In the Internet Encyclopedia of Philosophy entry on Aristotle’s Poetics, Joe Sachs writes (italics mine):
Because the suffering of the tragic figure displays the boundaries of what is human, every tragedy carries the sense of universality. Oedipus or Antigone or Lear or Othello is somehow every one of us, only more so. But the mere mention of these names makes it obvious that they are not generalized characters, but altogether particular. And if we did not feel that they were genuine individuals, they would have no power to engage our emotions. It is by their particularity that they make their marks on us, as though we had encountered them in the flesh. It is only through the particularity of our feelings that our bonds with them emerge. What we care for and cherish makes us pity them and fear for them, and thereby the reverse also happens: our feelings of pity and fear make us recognize what we care for and cherish. When the tragic figure is destroyed it is a piece of ourselves that is lost. Yet we never feel desolation at the end of a tragedy, because what is lost is also, by the very same means, found. I am not trying to make a paradox, but to describe a marvel. It is not so strange that we learn the worth of something by losing it; what is astonishing is what the tragedians are able to achieve by making use of that common experience. They lift it up into a state of wonder.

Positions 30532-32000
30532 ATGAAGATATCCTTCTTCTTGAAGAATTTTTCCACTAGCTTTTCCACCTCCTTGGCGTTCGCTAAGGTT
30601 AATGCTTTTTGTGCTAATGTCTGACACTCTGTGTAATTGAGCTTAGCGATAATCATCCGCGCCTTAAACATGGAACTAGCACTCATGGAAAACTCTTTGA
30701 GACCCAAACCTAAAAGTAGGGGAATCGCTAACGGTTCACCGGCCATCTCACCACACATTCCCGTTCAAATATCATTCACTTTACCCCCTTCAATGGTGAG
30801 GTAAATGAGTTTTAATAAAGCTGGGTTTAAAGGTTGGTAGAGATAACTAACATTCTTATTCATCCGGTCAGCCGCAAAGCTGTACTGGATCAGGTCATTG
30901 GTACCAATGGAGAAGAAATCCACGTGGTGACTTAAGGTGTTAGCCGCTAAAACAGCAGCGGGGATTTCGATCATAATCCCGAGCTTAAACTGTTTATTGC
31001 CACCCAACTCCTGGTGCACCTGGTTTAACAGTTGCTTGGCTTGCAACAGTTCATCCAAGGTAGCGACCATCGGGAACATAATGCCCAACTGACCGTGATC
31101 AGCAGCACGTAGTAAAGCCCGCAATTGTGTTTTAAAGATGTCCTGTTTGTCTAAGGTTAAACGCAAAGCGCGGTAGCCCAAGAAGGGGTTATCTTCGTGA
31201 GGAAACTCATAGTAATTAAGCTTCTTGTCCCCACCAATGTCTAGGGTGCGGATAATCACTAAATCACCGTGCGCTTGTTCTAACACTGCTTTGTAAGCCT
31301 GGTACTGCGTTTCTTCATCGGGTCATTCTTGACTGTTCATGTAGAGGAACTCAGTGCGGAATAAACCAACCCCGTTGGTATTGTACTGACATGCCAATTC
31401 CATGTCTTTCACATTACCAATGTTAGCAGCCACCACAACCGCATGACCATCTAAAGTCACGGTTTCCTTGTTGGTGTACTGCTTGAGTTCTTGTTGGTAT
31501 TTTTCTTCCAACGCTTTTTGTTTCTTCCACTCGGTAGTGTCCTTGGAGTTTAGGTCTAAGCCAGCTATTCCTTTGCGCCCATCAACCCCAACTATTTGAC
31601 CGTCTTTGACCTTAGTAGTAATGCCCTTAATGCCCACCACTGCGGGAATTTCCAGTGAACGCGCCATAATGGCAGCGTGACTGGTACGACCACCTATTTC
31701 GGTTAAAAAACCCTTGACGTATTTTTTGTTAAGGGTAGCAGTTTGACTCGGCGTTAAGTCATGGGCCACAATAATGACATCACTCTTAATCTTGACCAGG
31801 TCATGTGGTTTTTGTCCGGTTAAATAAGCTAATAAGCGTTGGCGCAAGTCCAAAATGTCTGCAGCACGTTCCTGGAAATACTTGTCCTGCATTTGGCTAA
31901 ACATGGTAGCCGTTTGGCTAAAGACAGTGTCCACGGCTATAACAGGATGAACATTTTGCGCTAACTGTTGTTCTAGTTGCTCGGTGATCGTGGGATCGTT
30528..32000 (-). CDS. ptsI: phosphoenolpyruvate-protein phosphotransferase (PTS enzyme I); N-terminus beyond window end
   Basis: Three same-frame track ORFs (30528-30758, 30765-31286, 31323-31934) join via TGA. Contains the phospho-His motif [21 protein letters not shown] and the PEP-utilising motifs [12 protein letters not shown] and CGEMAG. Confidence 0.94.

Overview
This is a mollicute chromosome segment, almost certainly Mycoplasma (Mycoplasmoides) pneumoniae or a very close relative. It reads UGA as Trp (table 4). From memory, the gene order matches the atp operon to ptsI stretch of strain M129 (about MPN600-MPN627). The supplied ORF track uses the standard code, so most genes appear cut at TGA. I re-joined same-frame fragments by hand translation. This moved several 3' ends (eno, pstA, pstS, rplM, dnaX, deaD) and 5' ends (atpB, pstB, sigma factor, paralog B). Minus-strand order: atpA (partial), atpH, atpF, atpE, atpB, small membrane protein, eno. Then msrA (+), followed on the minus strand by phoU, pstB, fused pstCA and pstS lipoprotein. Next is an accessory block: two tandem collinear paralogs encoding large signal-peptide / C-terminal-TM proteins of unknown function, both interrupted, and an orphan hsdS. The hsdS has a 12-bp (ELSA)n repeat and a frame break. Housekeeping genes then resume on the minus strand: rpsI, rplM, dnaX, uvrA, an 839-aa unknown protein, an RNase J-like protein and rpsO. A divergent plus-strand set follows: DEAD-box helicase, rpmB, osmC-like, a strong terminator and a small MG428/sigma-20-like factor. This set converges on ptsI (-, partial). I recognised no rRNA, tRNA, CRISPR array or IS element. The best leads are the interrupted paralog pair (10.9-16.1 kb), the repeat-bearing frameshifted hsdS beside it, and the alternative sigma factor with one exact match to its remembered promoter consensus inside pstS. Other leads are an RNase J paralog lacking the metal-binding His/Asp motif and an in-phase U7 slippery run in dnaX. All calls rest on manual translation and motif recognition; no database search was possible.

Though Sachs disclaims the desire to make a paradox, I find his claim curious–neither obviously false nor obviously true, but puzzling to the point of inducing a bit of wonderment. I’m interested to hear what readers think.
The most recent issue of Reason Papers is out (Summer 2021), now fully under the editorship of Shawn Klein (Philosophy, Arizona State University). The journal has transitioned to a new format of only publishing symposia and book reviews, eliminating the free-standing Articles and Discussion Notes that were once a staple.
This issue features a symposium on Douglas Rasmussen and Douglas Den Uyl’s The Realist Turn: Repositioning Liberalism, with contributions by David Kelley, Aeon Skoble, Timothy Sandefur, Paul Gaffney, and Lauren Hall, and a response by Rassmussen and Den Uyl. Also includes reviews of Eric Mack’s Libertarianism, and Marc Champagne’s Myth, Meaning, and Antifragile Individualism: On the Ideas of Jordan Peterson. Links to the issue below the fold.